- The Supreme Court of Appeal has upheld a R1.7 million award to the widow of a man murdered by a security supervisor at his office.
- Security company Stallion had a duty to protect the employees of the building it guarded, the court said – and created the risk that its employee could abuse his special knowledge and access powers.
- The security supervisor apparently fell behind in payments to loansharks, and attempted a petty-cash robbery.
- For more stories go to the Business Insider South Africa homepage.
The security company that employed a murderer is responsible for the harm suffered by a widow, the Supreme Court of Appeal (SCA) has ruled, upholding a R1.7 million payment the high court previously awarded against the company, Stallion Security.
Actions by the security company – including giving its employee the ability to enter the office he helped guard without being tracked by a biometric security system – had rendered vulnerable the murder victim and had "produced the robbery" that led to his death, the court said.
At the same time the security company had assumed the duty to protect those working in the building it guarded from harm, the SCA said. This provided the "normative link" that allows the company to be held liable for the actions of its employee, even though that employee committed the robbery and murder for reasons entirely his own.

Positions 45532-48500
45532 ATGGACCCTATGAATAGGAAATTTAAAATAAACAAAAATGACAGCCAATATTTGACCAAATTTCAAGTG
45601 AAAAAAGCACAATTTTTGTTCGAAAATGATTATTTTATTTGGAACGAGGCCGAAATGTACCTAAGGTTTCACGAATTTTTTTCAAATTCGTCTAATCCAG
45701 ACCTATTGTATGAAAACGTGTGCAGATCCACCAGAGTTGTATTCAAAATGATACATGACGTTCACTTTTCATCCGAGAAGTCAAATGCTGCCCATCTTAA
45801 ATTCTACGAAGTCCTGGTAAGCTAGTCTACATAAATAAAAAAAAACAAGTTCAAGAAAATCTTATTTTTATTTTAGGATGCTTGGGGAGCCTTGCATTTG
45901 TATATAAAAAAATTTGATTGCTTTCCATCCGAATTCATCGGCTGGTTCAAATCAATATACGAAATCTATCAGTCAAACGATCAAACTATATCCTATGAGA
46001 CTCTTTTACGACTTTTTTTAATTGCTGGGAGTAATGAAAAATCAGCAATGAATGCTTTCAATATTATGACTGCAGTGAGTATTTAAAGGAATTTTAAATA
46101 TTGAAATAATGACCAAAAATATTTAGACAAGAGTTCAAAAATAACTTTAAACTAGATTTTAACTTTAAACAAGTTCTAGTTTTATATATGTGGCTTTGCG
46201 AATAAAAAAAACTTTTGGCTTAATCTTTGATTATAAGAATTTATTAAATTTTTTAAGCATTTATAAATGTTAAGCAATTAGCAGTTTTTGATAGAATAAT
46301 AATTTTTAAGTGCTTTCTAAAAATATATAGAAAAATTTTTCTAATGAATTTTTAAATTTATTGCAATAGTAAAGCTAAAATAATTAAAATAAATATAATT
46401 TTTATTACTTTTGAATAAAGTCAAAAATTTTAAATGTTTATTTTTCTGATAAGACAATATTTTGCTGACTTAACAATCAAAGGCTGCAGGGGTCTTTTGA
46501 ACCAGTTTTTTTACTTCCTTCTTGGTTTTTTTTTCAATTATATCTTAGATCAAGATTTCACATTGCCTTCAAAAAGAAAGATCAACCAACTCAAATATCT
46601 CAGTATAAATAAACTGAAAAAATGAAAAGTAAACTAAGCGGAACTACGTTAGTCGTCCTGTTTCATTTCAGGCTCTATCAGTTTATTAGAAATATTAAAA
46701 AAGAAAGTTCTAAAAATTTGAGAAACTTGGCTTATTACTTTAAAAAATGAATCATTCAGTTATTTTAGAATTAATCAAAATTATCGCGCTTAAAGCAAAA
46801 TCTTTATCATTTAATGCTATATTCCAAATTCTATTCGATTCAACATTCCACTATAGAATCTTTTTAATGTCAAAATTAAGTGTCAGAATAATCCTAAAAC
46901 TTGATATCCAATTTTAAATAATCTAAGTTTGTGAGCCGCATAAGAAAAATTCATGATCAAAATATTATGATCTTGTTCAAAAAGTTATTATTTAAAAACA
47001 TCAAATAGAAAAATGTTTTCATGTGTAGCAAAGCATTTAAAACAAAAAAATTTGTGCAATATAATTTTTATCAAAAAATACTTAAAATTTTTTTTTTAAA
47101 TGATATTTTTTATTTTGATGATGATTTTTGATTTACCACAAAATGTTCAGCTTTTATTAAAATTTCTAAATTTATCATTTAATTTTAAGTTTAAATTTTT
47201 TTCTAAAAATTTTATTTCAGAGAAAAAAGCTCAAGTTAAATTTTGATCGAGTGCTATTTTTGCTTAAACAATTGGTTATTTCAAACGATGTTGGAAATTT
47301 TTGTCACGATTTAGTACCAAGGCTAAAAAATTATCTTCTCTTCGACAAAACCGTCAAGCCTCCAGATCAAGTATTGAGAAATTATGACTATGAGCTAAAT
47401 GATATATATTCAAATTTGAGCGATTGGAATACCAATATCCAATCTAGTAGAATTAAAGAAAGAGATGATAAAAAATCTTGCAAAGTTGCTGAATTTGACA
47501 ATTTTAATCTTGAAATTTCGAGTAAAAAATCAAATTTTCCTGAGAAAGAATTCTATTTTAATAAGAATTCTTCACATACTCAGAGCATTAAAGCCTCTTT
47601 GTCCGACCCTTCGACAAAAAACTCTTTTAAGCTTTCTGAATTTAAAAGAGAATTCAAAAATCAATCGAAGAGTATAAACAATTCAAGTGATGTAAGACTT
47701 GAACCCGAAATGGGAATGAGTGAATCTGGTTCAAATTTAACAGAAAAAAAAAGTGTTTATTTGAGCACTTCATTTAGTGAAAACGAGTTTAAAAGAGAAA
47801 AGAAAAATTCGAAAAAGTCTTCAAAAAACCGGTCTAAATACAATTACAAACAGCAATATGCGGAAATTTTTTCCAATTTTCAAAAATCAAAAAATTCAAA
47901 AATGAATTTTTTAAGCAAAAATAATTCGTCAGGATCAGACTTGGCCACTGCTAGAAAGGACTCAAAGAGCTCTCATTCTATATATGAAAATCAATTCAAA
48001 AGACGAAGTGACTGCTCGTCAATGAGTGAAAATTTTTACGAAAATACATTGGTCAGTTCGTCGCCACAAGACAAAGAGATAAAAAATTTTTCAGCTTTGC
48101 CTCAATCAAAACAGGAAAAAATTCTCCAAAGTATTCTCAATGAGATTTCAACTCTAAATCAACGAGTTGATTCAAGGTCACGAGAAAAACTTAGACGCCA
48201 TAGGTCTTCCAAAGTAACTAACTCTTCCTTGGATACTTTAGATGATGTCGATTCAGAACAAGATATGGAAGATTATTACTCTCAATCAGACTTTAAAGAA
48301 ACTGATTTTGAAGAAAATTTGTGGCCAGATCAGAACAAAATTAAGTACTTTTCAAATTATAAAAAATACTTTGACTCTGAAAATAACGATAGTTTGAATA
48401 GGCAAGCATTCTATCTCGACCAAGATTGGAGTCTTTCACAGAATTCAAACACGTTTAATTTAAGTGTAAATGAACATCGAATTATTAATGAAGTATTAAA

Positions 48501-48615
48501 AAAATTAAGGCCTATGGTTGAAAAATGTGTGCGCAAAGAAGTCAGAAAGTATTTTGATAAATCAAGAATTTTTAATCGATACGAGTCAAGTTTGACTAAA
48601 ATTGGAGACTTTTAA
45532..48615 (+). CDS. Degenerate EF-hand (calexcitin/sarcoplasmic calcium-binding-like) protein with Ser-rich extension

Security supervisor Ronald Khumalo murdered financial manager Deon van Staden in November 2014 after a failed robbery at the workplace they shared in Johannesburg. Khumalo had apparently fallen behind on debt payments to loan sharks, and decided to target the petty cash box at the Bidvest subsidiary Van Staden helped to manage, and which Stallion Security guarded.
Told that Van Staden did not have the keys to the safe, Khumalo made him transfer R35,000 to his account, then kidnapped Van Staden, and later shot and killed him. Khumalo was identified by way of CCTV footage and arrested. He escaped from custody, and is now presumed to be dead.
Van Staden's widow sued Stallion for what she said was its vicarious liability for the loss of support from her husband, while Stallion maintained it was not responsible for Khumalo's actions.
It can be difficult to hold an employer liable for actions by an employee outside the scope of their work, the SCA said in a judgment delivered on Friday – but South African law should be developed to consider "the creation of risk of harm by an employer".
Stallion had created such a risk by among other things giving Khumalo a key that allowed him to bypass a biometric security system, the appeals court said, and so "created a material risk".
That the company had also made Khumalo responsible for protecting employees such as Van Staden created the link between Stallion's business and the harm suffered by his widow, it said.
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